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MUNICIPAL BOARDS AND TRIBUNALS - Jurisdiction - Development permits

Friday, May 24, 2019 @ 8:24 AM  

Application by CNR and Shell Canada for leave to appeal a decision of the Subdivision and Development Appeal Board upholding the decision of the Municipal Planning Commission to issue a development permit for a work camp located next to CNR’s and Shell’s sour gas facilities. At the time the permit was first granted, “work camp” was a discretionary use under the Land Use Bylaw. The Land Use Bylaw was subsequently amended and “Work Camp” became a permitted use in the Crown Land District. The work camp did not conform to the Alberta Energy Regulator’s setbacks for sour gas facilities. The applicants appealed the Development Permit, arguing that the camp’s proximity to sour gas facilities and pipelines raised concerns about the safety of its occupants. The Appeal Board found that the camp met the definition of a “Work Camp” and that the provisions of the Land Use Bylaw were not relaxed, varied, or misinterpreted, with the result that the development permit was not an appealable decision under s 685(3) of the Municipal Government Act. The Appeal Board further noted that if it had jurisdiction to decide the appeal, it would have exercised its authority under s. 687(3)(b) of the Act to depart from and vary the setback distances prescribed by the Regulator. The applicants argued the Appeal Board erred in finding that the issuance of Development Permit was not an appealable decision under s. 685(3) of the Act, by abusing its discretion under s. 687(3), and by failing to consider s. 619(1).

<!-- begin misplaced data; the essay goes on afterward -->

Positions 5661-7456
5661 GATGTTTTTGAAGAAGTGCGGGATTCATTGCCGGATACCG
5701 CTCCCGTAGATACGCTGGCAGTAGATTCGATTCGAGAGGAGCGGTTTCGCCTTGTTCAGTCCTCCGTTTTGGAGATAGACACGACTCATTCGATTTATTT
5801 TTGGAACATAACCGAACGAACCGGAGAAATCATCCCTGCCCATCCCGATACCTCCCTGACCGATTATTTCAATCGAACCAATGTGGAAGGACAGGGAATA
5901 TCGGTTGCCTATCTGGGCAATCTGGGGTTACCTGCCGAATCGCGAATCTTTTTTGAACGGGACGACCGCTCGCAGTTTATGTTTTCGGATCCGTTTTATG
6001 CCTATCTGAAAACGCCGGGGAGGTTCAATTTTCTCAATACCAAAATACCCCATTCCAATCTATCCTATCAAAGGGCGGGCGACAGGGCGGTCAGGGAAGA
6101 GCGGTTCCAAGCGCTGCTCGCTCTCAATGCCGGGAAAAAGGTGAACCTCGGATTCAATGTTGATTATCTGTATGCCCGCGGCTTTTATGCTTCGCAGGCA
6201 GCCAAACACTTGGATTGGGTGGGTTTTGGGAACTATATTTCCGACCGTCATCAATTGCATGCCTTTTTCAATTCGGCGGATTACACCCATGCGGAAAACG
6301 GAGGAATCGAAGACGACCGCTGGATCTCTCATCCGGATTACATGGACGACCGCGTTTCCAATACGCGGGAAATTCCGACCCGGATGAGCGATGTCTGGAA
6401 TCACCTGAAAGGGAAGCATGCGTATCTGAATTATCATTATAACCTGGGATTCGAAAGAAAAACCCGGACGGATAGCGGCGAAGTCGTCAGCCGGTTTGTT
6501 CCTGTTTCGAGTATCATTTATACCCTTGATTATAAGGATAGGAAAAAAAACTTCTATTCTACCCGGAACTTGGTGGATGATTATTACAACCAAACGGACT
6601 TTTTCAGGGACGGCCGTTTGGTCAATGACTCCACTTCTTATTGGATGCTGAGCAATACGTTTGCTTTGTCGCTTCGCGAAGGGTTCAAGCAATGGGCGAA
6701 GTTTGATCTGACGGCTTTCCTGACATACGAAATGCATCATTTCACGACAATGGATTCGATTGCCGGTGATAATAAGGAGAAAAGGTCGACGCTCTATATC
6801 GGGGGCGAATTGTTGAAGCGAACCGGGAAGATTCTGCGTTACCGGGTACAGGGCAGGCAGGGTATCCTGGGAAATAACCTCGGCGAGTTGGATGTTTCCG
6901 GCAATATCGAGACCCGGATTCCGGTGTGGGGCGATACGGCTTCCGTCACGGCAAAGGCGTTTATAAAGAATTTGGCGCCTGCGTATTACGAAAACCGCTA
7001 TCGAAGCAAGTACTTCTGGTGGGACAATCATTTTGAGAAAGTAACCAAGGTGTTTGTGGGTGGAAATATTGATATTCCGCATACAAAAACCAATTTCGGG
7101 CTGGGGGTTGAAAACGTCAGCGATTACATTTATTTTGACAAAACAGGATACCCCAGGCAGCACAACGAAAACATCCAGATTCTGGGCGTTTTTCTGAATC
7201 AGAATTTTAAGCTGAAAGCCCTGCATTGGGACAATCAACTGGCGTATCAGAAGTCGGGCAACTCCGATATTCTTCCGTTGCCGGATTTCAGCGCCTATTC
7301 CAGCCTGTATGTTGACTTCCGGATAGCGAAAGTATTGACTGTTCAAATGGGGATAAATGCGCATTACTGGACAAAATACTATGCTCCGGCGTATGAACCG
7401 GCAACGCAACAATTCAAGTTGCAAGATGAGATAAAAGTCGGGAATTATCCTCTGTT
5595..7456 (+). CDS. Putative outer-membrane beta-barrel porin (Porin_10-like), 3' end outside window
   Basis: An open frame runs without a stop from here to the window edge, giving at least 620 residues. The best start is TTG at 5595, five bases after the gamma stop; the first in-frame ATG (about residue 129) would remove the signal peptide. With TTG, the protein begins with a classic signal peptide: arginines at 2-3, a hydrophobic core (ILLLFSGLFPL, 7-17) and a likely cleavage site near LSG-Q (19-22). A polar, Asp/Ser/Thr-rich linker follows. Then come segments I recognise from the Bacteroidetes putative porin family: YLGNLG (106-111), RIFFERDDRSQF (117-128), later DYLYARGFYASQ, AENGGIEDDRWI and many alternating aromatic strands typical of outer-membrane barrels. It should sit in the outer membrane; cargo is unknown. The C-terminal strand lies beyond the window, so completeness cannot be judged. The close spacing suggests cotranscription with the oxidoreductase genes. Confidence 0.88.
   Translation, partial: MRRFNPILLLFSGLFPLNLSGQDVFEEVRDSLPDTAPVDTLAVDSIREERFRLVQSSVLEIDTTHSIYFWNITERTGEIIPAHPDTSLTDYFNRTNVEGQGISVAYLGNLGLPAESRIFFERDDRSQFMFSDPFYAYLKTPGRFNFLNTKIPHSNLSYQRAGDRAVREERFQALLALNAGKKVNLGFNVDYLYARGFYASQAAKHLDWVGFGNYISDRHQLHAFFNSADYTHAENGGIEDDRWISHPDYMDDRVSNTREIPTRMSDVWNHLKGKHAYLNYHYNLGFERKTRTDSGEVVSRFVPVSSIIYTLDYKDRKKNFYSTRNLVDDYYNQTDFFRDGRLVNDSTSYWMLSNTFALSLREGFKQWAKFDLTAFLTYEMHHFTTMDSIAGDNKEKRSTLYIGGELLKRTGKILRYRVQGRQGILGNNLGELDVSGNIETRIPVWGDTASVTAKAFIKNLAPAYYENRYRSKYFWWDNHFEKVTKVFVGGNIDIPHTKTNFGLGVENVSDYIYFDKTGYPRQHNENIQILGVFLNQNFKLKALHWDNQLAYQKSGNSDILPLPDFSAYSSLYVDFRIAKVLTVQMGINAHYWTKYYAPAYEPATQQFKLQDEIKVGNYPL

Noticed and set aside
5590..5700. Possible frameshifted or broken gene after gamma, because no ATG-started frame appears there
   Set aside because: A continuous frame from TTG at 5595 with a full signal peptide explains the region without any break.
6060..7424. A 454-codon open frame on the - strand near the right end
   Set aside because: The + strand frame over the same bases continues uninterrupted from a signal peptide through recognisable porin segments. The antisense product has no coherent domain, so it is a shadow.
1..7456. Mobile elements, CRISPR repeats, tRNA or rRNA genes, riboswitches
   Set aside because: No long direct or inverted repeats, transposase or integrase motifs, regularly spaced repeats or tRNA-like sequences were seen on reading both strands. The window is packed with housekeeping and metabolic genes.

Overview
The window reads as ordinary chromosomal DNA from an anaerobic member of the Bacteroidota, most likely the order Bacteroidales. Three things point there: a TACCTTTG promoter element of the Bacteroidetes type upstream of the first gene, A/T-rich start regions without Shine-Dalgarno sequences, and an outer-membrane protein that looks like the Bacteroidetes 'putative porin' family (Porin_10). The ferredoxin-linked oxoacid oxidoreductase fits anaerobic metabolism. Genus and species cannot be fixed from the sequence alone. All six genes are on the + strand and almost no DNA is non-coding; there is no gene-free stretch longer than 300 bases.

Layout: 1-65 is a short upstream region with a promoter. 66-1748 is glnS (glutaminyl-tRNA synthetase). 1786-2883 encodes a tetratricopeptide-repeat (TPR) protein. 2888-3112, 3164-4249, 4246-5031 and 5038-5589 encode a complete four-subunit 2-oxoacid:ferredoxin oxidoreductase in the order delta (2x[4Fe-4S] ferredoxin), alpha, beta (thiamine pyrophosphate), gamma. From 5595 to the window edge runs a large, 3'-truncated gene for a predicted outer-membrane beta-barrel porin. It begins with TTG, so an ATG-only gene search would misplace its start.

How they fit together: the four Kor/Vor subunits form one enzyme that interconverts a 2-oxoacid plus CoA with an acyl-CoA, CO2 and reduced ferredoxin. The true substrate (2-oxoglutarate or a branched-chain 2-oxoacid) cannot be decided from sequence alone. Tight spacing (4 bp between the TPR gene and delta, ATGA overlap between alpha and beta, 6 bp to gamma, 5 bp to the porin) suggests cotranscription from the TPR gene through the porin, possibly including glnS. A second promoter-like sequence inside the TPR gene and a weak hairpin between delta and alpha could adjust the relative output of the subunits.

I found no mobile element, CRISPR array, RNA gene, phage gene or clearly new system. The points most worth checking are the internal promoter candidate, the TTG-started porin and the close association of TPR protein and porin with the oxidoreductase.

HELD: Application allowed. The proposed grounds of appeal were of sufficient importance to merit a further appeal and had merit. The argument that the Appeal Board erred in law or jurisdiction in finding that the issuance of Development Permit was not an appealable decision under s. 685(3) of the MGA had a reasonable chance of success. It was arguable that provisions of the Land Use Bylaw were relaxed and that therefore, the proscription against appeal in s. 685(3) did not operate. Given the central role of the Regulator in regulating the energy sector and its role in supervising the issuance of development permits pertaining to development in proximity to sour gas wells for safety purposes, it was arguable that the Appeal Board failed to give proper regard to the view of the Regulator with respect to sour gas setbacks and that a proper regard that only the Regulator should relax sour gas setbacks. It was arguable that ignoring the Regulator’s expertise in this area was unreasonable and an abuse of discretion.

Canadian Natural Resources Ltd. v. Greenview (Municipal District No. 16) Subdivision and Development Appeal Board, [2019] A.J. No. 468, Alberta Court of Appeal, S.J. Greckol J.A., April 18, 2019. Digest No. TLD-May202019012